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ED nurses must be prepared to handle all emergencies

In big or small emergencies, the nurse is always in. Did you ever think about the many patient care situations emergency nurses are called upon to deal with, even during just one shift?

“The waiting room is full.”

“There’s an ambulance on the way.”

“Get the cardiac team down here right now.”

These are some of the frequent calls heard echoing down ED halls. Each is a good example of how quickly nurses must think and act in all types of emergencies.

ED nurses must be prepared to deal with everything from sore throats and scraped knees to life-threatening accidents and injuries. They also have to handle patients who are victims of violence, crime and mass disaster. They regularly hold the hand of the dying and witness death. They never know what’s coming through the double doors or into the ambulance bay. They have to be able to recognize and evaluate symptoms, make good assessments, intervene rapidly and ensure safe handoffs and quality outcomes.

Every emergency, big or small, requires a good clinician with honed technical skills and a strong knowledge base. Those are the characteristics of every ED nurse.

Emergency nurses can practice in varied settings, from hospitals to helicopters, ambulatory centers to amusement parks and sports arenas. Some choose the ED at the nearest medical center; others venture out into free-standing urgent care facilities or emergency clinics.

Wherever people are, so too are potential emergencies, and those who have chosen emergency nursing are there for those who need them.

This Special Edition brings you the following features:
• Exclusive results from our ED nurse study, revealing insights about RNs coping with both job burnout and verbal and physical violence encountered in the ED;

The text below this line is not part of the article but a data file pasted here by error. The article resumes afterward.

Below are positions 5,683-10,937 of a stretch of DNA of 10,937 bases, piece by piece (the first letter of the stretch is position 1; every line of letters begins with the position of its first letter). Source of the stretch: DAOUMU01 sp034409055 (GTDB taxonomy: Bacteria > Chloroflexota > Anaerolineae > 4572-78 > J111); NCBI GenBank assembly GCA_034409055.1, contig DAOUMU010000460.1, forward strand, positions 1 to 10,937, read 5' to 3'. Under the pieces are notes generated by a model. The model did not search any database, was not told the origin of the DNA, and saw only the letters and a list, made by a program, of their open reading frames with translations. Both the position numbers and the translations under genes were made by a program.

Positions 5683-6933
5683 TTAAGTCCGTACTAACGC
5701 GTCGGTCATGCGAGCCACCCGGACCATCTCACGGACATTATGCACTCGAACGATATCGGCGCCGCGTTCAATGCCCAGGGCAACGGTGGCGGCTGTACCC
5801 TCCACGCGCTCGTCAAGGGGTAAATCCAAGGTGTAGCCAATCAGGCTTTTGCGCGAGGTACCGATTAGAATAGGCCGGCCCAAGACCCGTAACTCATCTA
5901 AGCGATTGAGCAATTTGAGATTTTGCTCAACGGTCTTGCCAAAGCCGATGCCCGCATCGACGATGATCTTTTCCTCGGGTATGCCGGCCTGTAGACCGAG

• Tips for recognizing and responding to child sexual abuse from a pediatric training specialist;

• Practical advice and how to succeed in ED nursing from experienced emergency nurse and author of new book on the specialty;

• How shelter pets and appropriate humor are used in the ED to help relieve stress.

By | 2020-04-15T16:41:18-04:00 August 24th, 2016|Categories: Nursing news, Nursing specialties|0 Comments

About the Author:

Eileen Williamson, MSN, RN
Eileen Williamson, MSN, RN, continues to write and act as a consultant for Nurse.com. Before joining the company in 1998, Eileen was employed by North Shore-Long Island Jewish Health System in New York, where she held a number of leadership positions in nursing and hospital administration, including chief nurse at two of the system’s member hospitals. She holds a BSN and an MSN in administration, and is a graduate fellow of the Johnson & Johnson University of Pennsylvania Wharton School Nurse Executives program. She also is a board member and past president of the New Jersey League for Nursing, a constituent league of the National League for Nursing.

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